A study published by the Gulf International Forum highlighted widespread anger in the UAE over high unemployment rates and low-paid jobs had reached its peak amid the government’s failure to advance Emiratisation programmes.
The study indicated a widespread wave of anger in the Emirates that began in early December due to the government’s continued inefficiency in promoting local employment and nationalizing jobs.
The Emiratisation plan aims to fill the jobs currently occupied by foreign workers with Emirati citizens. This time the dispute was prompted by a job that required Emirati nationals to apply for jobs making sandwiches at an American fast food chain, a position many Emiratis felt fell short of education, qualifications or social status.
The announcement, which was subsequently withdrawn, also came on the heels of a warning issued by the Ministry of Human Resources and Emiratisation to private sector companies, which required them to achieve a 2% Emiratisation target before January 1, 2023.
This quota applies to companies with at least 50 employees and only applies to highly skilled jobs.
Emirati anger over high unemployment and low-paying jobs is now at its peak. A young Emirati resident in Sharjah tweeted that there are fewer than 17,000 unemployed Emirati citizens in Sharjah alone.
Mira Al-Hussein, an Emirati academic and non-resident fellow at the Gulf International Forum warned that the coming Arab Spring could lead to greater reliance on government welfare programs among many Gulf nationals, hindering their professional development.
Localization initiatives for the GCC countries have long been unravelling. Skewed labour markets, significant demographic imbalances, and open, employer-driven immigration policies have rendered domestic employment programs ineffective.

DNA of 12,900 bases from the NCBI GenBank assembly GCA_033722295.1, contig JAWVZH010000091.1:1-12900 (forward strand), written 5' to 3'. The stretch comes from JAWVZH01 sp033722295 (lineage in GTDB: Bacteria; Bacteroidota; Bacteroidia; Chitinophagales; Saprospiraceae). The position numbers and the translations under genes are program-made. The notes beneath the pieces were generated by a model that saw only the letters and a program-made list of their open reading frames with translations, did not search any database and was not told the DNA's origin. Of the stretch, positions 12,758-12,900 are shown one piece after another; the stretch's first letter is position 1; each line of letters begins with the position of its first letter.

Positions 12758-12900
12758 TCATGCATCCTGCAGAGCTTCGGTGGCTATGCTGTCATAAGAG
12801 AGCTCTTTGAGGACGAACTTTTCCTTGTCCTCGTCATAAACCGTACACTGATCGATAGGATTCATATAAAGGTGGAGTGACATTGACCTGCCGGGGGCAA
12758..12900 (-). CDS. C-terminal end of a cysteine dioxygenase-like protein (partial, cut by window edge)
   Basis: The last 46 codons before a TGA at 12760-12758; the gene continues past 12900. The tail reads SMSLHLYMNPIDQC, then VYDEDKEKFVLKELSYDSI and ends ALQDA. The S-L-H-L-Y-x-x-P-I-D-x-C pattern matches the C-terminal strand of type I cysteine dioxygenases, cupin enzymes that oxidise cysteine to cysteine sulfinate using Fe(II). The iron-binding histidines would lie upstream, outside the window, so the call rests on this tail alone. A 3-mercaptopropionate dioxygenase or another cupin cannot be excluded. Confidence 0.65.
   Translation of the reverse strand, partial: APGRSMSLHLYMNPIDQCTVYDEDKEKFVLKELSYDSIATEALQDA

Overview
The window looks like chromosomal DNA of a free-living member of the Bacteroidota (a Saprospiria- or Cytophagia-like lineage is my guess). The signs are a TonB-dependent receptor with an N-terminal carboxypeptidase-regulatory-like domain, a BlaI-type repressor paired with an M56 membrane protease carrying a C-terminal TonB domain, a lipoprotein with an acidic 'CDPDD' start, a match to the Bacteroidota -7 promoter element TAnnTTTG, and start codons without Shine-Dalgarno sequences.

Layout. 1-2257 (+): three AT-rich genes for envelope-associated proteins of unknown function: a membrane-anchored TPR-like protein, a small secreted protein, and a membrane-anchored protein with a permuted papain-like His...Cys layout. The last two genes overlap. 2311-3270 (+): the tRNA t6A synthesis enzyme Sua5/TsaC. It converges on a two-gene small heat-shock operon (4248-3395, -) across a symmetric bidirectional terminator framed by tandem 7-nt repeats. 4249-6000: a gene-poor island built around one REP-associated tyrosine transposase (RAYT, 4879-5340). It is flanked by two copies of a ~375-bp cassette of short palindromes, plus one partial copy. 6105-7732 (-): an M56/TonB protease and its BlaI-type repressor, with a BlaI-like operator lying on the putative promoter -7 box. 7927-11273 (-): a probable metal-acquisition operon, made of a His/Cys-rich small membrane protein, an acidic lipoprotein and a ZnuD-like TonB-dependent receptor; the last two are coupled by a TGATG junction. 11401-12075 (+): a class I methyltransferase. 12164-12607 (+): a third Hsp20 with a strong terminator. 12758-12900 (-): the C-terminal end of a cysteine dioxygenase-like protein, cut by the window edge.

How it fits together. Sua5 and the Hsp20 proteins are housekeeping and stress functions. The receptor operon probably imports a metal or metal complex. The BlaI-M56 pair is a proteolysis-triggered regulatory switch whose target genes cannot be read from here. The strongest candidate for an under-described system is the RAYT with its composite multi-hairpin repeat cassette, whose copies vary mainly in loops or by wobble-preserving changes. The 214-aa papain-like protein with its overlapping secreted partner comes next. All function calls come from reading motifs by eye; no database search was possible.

However, it is challenging to imagine a situation, especially for a smaller country like the UAE, where a surplus of national graduates struggle to find employment in the public and private sectors.
In 2014 Gulf researcher Steffen Hertog analyzed the impact of nationalization policies across the Gulf over two decades.
Hertog hypothesized that loopholes in labour laws and low wages for foreign workers remain the main factors hindering the participation of GCC nationals in the private sector.
Hertog also believes that Gulf countries with significant oil wealth and fewer citizens, such as the United Arab Emirates, will face fewer challenges integrating their citizens into the labour market.
Twitter remains an essential public arena for Emiratis and foreign workers to discuss pressing social issues.
Due to widespread self-censorship by netizens, having a meaningful and constructive political discussion is difficult.
However, suppose there is one thing that has become clear from several generations of Emiratisation initiatives in the UAE. In that case, policies that continue to enhance the exclusivity of nationals in the labour market (and thus enshrine their caste status for themselves) will present obstacles to their employment in the long term.
Policymakers should also be aware that Emiratis make up nearly 10% of the population in the UAE. This means a highly fragmented labour market and a highly economically fragmented society.
Therefore, being a national alone does not necessarily give Emiratis a competitive edge over other skilled migrant workers in terms of local business savvy and social skills. Perhaps finding ways to tighten the open immigration system would be a better way forward.
The visa is not a wise move in a climate already defined by high unemployment among citizens and dissatisfaction with nationalization plans.
Although market pressures lie at the heart of the Emiratisation dilemma in the UAE, achieving a long-term solution remains a purely political project.
Over the past decade, the unemployment crisis has been exacerbated by structural changes in the UAE economy, including a general shift away from oil and the near-complete abolition of the sponsorship system, a crucial source of rentier income for Emiratis.
With the social contract undergoing rapid changes year after year, the next logical step would be to clarify some basic policy compromises and transparency in policymaking.
The creation of a generous welfare state fueled by oil wealth was not achieved without the sacrifices of ordinary Emiratis. On the contrary, it eroded their cultural identity and made them a minority in their own country.
The Emiratis have now reached a similar crossroads, where they are being asked to make some concessions for the good of the nation. But this time, they couldn’t bear to be passive observers.